As in every other “Program Country”, Cyprus is faced with an immense –if promising- restructuring program for its state mechanism. Aside from the ailing Bank of Cyprus, which will require the already pre-arranged miracle to survive, it should be no surprise that structural reforms constitute the single biggest “implementation risk” in its Program.
With a National Health System lingering on since the late 1980’s, but never implemented, with a shockingly inefficient civil service and with vast amounts of public spending disappearing in local administration, it will not be easy for Cyprus to pull this hare out of the hat. Indeed, if Cyprus can rightly claim that “it’s not Greece”, it nonetheless faces a steep uphill effort to implement all that is foreseen in the MoU.
This is why structural reforms constitute the single biggest “implementation risk” that the Troika is warning about. To be fair, much has already been done. Fiscal tracking, according to Troika officials got to “where Greece is today in a few weeks”, while some civil service reform –including working day arrangements- have already been implemented. The best news in all of this, is that the government is taking this obligation seriously and that all of the reforms agreed in the Program are, in fact, measures that we have been talking about for years in Cyprus, but always got mired in the politics of powerful interest groups. Even now the civil servants’ union is trying its delay tactics on the argument that the Reform Commissioner appointed by the government is a civil servant and that she is not allowed to hold an executive office.
In one demonstration of the vastness of the problem, the Internal Revenue Department says today that it will fail to draw the projected revenues from the new land tax imposed. The reason noted –to nobody’s surprise- is that the Land Registry Department is not unable to determine the ownership of more that 130.000 pieces of land. This, on top of an estimated 150.000 pieces of real estate that have been purchased by owners, but for which deeds were never issued. Some of the transactions go as far back as 7 or 10 years.
As the Troika –and the European Commission in particular- announced through its president the constitution of a Task Force, charged with assisting Cyprus with all these reforms, the planning was already underway. Commission staff would be placed as advisors in Cypriot ministries or independent commissions, as per Cypriot request, to aid with drawing up reform plans.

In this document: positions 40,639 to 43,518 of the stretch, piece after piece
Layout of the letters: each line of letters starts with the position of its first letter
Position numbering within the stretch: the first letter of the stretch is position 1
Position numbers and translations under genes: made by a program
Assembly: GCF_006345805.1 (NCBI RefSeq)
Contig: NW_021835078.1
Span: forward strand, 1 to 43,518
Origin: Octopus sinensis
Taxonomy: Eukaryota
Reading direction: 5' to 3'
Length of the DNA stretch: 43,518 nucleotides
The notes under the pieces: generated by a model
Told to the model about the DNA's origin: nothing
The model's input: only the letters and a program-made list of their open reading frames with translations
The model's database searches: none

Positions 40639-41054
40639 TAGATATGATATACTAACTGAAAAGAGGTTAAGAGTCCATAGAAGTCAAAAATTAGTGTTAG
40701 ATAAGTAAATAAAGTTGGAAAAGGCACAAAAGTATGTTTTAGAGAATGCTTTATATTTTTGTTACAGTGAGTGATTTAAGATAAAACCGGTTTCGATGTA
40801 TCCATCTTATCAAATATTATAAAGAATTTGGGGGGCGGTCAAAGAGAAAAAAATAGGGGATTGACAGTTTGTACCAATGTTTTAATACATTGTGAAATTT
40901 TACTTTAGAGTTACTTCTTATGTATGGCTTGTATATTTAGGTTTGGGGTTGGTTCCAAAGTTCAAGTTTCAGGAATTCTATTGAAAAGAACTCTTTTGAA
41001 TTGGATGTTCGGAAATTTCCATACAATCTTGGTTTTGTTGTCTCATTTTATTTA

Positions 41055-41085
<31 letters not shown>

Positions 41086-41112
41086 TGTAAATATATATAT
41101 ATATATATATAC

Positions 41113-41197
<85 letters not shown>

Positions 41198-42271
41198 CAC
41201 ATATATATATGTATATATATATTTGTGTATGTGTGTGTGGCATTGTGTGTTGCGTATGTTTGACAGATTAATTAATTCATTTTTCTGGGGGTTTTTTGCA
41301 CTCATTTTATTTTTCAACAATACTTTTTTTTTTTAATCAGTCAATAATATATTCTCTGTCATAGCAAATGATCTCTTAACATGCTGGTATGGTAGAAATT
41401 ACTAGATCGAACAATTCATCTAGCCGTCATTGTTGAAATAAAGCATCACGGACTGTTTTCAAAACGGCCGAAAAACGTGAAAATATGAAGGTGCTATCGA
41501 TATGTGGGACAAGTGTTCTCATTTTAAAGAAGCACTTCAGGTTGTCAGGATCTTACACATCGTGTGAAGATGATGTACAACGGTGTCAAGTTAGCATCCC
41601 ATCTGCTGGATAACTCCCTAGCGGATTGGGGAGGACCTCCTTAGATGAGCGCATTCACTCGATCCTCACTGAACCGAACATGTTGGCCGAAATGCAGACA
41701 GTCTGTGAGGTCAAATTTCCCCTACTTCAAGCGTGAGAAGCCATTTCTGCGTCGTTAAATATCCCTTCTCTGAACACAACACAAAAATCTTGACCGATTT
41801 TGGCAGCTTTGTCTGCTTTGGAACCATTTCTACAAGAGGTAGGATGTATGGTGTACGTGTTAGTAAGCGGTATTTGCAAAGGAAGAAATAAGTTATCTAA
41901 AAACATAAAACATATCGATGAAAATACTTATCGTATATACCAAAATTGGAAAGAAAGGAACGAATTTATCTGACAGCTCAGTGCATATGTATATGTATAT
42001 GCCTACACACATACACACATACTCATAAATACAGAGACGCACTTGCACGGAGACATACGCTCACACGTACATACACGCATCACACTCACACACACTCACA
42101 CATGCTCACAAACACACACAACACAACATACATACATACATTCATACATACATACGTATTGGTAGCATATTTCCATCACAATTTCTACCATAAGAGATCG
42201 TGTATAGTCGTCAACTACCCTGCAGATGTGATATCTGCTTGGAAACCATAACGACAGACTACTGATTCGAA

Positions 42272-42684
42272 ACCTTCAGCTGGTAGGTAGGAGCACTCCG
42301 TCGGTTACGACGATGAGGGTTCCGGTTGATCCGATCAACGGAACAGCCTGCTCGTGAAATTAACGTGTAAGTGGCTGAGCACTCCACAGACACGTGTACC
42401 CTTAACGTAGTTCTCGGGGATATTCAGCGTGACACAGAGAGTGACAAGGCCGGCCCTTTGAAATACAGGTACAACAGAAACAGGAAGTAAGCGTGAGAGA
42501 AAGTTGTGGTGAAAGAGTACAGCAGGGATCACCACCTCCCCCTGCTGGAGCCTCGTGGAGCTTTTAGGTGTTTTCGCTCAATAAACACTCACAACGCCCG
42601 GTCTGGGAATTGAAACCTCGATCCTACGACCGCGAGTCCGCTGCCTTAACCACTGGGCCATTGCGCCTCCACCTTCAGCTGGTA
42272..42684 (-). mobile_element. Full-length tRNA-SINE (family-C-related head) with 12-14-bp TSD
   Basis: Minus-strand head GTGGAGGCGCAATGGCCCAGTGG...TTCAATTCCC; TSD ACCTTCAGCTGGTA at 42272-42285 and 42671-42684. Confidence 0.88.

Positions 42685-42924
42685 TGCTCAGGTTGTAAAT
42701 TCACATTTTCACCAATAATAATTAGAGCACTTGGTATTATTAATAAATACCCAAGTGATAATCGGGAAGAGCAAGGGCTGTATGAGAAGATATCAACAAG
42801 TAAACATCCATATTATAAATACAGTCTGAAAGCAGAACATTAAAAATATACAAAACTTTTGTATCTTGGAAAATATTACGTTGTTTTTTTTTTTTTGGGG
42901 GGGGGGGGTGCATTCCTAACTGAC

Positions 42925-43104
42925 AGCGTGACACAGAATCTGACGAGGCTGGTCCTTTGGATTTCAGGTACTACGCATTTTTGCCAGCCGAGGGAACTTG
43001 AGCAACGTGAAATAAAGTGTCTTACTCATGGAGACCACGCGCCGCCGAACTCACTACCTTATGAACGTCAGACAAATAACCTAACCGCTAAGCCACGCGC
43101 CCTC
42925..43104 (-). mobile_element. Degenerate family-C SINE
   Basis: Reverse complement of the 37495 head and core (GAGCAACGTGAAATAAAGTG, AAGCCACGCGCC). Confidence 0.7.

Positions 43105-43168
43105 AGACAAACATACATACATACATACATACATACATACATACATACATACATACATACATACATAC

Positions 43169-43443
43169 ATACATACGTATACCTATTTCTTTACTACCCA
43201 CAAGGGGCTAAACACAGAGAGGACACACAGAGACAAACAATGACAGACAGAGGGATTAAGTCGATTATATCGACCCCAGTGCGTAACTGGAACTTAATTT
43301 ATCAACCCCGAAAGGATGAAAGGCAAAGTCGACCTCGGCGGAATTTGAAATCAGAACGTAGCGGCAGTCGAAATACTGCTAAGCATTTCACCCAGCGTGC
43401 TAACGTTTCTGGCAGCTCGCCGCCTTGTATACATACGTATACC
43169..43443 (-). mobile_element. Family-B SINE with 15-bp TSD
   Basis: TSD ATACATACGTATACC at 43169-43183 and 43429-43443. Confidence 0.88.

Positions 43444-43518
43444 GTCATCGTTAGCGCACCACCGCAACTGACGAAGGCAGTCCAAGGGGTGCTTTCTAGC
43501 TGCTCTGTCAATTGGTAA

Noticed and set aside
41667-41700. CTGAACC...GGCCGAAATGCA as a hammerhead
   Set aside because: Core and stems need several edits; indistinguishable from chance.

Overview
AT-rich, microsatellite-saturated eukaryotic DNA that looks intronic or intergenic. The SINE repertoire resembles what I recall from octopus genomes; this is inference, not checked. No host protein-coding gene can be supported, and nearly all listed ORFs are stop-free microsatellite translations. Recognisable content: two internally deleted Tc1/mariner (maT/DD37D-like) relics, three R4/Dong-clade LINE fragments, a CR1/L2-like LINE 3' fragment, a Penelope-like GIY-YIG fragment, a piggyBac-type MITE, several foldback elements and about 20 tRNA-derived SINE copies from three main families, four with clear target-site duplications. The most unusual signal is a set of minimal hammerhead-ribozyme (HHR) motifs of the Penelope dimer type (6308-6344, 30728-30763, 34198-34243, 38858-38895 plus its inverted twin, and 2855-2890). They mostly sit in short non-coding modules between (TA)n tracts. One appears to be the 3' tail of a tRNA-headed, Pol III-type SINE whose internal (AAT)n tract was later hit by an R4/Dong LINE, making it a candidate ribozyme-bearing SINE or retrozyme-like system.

This hasn’t happened yet, even though almost three months have passed since the announcement was first made. Part of the reason was that the government of Cyprus took the initiative to invite the UK and the World Bank to provide the very sort of assistance that the Task Force was supposed to provide. Even though some of the decisions could be judged as bizarre (the UK advising anybody on local government reform?), work is already been done.
This, however, raises another question about the Troika. If one looks at Greece, Portugal, Cyprus, even Spain and (who knows?) Solvenia, part of the problem is the ability of the administration to carry out much of the agreed program. Everything from tax collection to health care spending, to payrolls, to the very ability of the state to govern, is part of the problem behind the crisis: Not only in the inability to cope with it, as in Greece, but also as a root cause.
In Cyprus radio ads are now being heard across the radio waves, for companies that promise to save citizens from “waiting in long lines”, from “running from one office to the next”, from the trouble, the time and the frustration of dealing with the labyrinth of red tape that Cypriots have to navigate in order to do pretty much anything that has to do with the state –paying taxes, registering a vehicle, transferring real estate, getting subsidies or social transfers…
The UK civil administration being one thing, especially for a former colony than never truly reformed its UK-based civil service, the World Bank is perhaps best suited for this sort of advise. And this is probably one very important link that the Troika is missing. When dealing with endemic failure of civil administration, as well as the ability to build lasting and well functioning institutions, the World Bank is probably the best suited international actor that can help.
No doubt, its presence would spoil much of the delicate balance between the ECB, the European Commission and the IMF. But at the same time, calling in the institutional expertise of the World Bank –or some other actor with similar abilities- is something worth pondering.